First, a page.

Kleptoparasitism: Freeloader Flies plague California Mantis devouring Prey on a Woody Plant

Subject:  What are these Flies eating with the California Mantis? Location:  Mount Washington, Los Angeles, California Date: 07/23/2018 Time: 07:04 PM EDT Your letter to the bugman: Dear Bugman, The California Mantis living on my Sweet Sarah clone is growing, but today was the first time I saw it with a meal, but these flies … Read more

Freeloader Flies share meal with Golden Silk Spider

Do Spiders regrow Legs? & what are these flies?
June 5, 2010
Recently had a small lynx spider on a plant in my yard (spring) missing several legs, I also noticed a golden spider missing legs in a web in winter last year. I’m curious do spiders regrow limbs lost? And also the same golden spider species seems to have flies on it or on its prey in the web, I have never seen this before and the flies seem to not care they were on a spider, and in its web..
Any idea what the flies are doing and what kind of flies they are..
Thanks, Dee
Polk County, Florida, USA

Freeloader Flies share meal with Golden Silk Spider

Hi Again Dee,
The flies with your Golden Silk Spider are Freeloader Flies in the family Milichiidae.  According to Dr. Irina Brake  who coined the English name Freeloader Flies
on her Milichiidae online website, some members of the family “are kleptoparasitic, feeding on the prey of spiders or predaceous insects.”  On the Biology of Milichiidae page, Dr. Brake indicates:  “Another very interesting feature of Milichiidae behavior is kleptoparasitism or commensalism. Species of several genera suck at the prey of spiders or predatory insects such as Reduviidae, Asilidae, Mantidae, or Odonata. Mostly they are attracted to predators feeding on stink bugs (Pentatomidae) or squash bugs (Coreidae) (Frost 1913, Robinson & Robinson 1977, Sivinski & Stowe 1980, Landau & Gaylor 1987). In almost all cases it is only the females that are kleptoparasitic. In some cases a close association between milichiid and predator has been postulated, because it was observed that the fly “rides” on the predator for some time, staying with the one predator rather than changing between different predators (Biró 1899, Robinson & Robinson 1977).”  Regarding the leg regeneration question, we have seen images of a Fishing Spider with several smaller legs, and the hypothesis is that if a spider loses its legs while very young, stunted legs may regenerate.  Alas, older spiders will not regenerate their legs.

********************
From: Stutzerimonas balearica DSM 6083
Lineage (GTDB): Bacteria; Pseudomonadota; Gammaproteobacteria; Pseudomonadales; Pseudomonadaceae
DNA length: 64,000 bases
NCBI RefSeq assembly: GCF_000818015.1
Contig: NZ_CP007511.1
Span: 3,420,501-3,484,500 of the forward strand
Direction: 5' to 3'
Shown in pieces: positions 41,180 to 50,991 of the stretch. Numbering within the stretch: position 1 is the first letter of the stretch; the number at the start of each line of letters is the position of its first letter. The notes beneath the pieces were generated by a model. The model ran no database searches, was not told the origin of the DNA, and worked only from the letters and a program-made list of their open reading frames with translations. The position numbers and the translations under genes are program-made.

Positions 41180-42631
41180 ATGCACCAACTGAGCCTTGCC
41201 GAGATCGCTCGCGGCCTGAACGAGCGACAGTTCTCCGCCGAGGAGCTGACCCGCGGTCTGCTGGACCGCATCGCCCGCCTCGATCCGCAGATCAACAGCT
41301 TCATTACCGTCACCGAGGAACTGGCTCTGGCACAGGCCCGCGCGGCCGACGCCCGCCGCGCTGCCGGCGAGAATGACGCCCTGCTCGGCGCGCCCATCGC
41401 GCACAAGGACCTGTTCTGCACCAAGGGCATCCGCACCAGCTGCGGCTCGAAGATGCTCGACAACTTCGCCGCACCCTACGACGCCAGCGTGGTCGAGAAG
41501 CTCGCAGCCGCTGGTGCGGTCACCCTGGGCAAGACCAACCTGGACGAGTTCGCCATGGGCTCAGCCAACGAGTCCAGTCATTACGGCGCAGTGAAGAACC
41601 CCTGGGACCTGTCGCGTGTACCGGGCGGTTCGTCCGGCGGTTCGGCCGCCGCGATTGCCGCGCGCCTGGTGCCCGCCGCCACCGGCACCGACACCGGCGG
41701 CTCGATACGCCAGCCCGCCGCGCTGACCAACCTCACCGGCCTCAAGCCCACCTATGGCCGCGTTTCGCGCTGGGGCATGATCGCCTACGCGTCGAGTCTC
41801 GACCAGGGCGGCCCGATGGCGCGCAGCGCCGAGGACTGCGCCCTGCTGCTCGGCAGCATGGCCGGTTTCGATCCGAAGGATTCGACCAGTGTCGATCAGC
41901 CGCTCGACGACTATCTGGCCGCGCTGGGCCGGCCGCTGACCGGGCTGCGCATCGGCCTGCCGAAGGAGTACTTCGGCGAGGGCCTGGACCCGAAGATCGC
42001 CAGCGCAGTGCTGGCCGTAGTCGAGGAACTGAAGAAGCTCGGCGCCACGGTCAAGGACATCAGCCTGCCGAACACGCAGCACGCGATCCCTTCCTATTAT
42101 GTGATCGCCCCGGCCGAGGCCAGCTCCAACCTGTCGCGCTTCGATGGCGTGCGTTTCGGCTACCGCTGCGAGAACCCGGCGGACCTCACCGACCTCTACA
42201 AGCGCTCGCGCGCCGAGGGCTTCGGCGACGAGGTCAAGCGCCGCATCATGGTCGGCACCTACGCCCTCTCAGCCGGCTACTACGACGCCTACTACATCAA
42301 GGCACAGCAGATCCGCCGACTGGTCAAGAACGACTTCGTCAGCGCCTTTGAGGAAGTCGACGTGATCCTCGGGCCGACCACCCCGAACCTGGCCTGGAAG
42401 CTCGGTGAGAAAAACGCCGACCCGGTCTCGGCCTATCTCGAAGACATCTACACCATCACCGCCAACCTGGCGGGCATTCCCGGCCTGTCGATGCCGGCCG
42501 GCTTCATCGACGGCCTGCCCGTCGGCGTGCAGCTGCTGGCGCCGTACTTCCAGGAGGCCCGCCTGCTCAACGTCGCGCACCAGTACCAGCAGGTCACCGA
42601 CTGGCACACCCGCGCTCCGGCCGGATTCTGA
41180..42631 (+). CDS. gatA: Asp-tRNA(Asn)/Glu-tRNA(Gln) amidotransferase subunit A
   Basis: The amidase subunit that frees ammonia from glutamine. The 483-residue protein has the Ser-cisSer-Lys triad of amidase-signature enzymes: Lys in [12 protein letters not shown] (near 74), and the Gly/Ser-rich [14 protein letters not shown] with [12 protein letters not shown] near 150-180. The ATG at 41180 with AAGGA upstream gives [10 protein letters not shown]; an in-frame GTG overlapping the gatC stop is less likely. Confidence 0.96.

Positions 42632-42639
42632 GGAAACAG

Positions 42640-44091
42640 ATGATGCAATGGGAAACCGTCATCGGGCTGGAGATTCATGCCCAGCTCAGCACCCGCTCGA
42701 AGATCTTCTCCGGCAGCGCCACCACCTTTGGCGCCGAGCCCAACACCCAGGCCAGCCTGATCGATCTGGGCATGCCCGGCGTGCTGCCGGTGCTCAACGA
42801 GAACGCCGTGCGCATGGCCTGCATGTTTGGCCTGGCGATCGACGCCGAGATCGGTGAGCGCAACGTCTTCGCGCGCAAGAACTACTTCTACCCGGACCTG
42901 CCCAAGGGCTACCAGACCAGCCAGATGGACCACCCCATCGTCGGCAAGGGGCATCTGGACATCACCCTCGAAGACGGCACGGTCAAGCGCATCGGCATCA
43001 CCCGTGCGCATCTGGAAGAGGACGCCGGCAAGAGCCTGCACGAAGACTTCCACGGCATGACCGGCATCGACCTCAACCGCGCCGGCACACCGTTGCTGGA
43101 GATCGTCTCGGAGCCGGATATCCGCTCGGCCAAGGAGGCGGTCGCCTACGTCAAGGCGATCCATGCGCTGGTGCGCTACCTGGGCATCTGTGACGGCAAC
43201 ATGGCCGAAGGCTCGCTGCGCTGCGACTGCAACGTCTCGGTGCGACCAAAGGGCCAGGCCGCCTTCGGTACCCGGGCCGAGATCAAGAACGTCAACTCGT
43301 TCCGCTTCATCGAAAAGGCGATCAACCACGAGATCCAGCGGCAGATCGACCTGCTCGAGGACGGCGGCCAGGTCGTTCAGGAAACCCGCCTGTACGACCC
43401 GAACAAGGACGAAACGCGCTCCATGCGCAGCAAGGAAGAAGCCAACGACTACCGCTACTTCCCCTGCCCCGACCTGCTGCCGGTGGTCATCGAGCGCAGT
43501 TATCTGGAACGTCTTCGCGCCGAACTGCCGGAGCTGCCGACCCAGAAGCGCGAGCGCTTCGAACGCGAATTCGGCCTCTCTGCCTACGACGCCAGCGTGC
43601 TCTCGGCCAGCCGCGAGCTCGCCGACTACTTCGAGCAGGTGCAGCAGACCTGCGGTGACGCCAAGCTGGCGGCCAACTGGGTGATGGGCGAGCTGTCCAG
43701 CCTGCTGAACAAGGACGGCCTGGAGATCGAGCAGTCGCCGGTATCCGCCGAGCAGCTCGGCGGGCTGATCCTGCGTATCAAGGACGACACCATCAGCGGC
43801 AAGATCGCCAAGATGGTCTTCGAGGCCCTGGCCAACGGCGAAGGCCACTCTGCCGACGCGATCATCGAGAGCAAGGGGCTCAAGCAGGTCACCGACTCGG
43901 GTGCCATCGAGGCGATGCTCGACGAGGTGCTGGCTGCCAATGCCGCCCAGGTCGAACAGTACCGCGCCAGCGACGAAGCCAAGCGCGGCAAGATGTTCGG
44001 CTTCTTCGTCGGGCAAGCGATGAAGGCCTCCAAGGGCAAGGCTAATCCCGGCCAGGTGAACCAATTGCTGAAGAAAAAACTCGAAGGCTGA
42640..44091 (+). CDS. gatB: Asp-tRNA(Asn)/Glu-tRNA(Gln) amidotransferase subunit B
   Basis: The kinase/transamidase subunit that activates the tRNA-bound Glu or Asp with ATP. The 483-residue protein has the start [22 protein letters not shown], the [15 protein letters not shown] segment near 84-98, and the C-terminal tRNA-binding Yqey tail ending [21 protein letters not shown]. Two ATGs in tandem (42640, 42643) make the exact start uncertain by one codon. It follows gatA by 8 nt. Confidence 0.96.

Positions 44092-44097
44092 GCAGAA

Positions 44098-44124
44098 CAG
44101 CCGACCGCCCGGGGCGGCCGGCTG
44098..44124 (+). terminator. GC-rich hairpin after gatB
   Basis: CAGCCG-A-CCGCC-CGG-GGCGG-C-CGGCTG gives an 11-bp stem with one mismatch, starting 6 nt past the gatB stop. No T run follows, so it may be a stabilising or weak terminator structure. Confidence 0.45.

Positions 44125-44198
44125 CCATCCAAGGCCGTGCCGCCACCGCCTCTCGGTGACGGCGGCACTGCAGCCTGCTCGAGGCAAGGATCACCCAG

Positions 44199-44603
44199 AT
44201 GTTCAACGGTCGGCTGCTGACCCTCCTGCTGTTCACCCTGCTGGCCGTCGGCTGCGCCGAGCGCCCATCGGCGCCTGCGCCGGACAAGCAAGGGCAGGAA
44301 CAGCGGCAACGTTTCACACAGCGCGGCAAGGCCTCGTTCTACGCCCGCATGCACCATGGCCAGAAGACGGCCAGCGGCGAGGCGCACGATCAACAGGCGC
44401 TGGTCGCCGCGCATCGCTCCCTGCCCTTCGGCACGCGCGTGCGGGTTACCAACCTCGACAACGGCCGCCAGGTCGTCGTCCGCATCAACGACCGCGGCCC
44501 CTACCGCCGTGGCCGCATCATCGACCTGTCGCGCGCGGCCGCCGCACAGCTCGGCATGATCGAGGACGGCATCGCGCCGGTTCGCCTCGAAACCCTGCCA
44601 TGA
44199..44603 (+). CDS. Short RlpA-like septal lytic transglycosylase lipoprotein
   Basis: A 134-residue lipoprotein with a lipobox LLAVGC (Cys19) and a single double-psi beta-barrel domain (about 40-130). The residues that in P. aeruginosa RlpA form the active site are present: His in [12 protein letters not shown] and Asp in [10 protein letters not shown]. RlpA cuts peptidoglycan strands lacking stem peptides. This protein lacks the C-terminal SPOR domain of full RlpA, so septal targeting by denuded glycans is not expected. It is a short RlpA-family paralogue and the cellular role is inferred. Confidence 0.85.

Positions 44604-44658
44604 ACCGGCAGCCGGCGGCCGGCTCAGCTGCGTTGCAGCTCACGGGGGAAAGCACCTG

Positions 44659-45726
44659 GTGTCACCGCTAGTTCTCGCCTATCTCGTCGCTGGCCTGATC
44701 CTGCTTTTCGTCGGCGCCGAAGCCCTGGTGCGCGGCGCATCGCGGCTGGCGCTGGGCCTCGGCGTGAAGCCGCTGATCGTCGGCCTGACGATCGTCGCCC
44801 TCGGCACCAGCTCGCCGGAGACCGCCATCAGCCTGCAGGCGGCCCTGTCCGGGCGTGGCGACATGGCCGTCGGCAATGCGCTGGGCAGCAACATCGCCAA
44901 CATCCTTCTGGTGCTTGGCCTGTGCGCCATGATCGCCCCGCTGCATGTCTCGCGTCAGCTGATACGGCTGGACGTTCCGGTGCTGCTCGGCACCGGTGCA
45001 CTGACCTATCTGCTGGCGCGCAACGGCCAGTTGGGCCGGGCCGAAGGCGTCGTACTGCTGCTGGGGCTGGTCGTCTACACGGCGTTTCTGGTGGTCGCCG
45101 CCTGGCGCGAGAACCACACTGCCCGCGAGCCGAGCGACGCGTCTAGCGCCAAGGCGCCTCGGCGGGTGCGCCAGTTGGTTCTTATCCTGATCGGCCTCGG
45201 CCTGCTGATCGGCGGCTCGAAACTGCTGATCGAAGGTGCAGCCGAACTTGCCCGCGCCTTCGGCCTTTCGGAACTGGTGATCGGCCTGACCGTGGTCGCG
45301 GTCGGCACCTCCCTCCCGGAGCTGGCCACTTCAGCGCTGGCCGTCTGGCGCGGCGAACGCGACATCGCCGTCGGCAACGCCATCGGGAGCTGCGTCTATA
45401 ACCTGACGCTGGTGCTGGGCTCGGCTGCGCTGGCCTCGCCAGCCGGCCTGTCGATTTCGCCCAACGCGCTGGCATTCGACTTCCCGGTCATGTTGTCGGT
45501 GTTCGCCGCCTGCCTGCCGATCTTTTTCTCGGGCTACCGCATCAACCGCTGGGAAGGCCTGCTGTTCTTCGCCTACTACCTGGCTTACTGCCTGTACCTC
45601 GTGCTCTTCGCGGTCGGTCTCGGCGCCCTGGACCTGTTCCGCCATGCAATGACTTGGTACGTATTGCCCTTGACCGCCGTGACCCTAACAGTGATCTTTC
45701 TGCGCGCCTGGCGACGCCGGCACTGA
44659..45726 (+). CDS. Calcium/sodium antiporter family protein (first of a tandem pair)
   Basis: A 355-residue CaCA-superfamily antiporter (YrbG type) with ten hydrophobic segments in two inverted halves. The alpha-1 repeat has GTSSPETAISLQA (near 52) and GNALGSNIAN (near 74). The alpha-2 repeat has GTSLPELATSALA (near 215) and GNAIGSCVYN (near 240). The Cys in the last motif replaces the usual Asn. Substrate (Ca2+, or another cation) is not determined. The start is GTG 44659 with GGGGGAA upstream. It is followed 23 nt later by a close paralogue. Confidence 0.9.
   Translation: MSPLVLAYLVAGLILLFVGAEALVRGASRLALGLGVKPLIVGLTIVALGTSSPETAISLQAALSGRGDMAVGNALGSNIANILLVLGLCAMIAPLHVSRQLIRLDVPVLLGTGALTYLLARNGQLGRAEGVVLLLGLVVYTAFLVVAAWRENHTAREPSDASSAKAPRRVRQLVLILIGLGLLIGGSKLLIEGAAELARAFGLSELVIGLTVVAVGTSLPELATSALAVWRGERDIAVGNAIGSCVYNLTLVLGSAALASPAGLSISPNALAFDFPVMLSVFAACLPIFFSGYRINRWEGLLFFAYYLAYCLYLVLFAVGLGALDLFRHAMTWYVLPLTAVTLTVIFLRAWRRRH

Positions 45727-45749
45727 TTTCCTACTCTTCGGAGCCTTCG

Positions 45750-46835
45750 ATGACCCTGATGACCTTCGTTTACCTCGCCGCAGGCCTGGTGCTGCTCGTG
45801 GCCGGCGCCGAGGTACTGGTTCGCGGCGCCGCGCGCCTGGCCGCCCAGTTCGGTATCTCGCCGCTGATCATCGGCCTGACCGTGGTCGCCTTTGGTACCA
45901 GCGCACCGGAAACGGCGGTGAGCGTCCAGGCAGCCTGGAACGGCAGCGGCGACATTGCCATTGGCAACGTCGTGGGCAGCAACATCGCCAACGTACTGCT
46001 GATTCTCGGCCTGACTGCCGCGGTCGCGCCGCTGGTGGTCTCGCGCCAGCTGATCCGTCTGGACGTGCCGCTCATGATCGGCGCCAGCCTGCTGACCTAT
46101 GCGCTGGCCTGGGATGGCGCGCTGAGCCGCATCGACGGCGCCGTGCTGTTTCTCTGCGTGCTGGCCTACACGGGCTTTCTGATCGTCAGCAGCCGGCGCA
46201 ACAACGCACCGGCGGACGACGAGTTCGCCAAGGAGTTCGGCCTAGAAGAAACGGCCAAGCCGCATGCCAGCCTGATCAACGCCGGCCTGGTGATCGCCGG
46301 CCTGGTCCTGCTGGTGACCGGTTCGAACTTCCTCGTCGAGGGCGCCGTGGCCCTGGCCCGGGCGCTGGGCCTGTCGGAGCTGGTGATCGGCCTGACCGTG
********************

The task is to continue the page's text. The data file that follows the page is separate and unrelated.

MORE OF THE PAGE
Golden Silk Spider: double amputee

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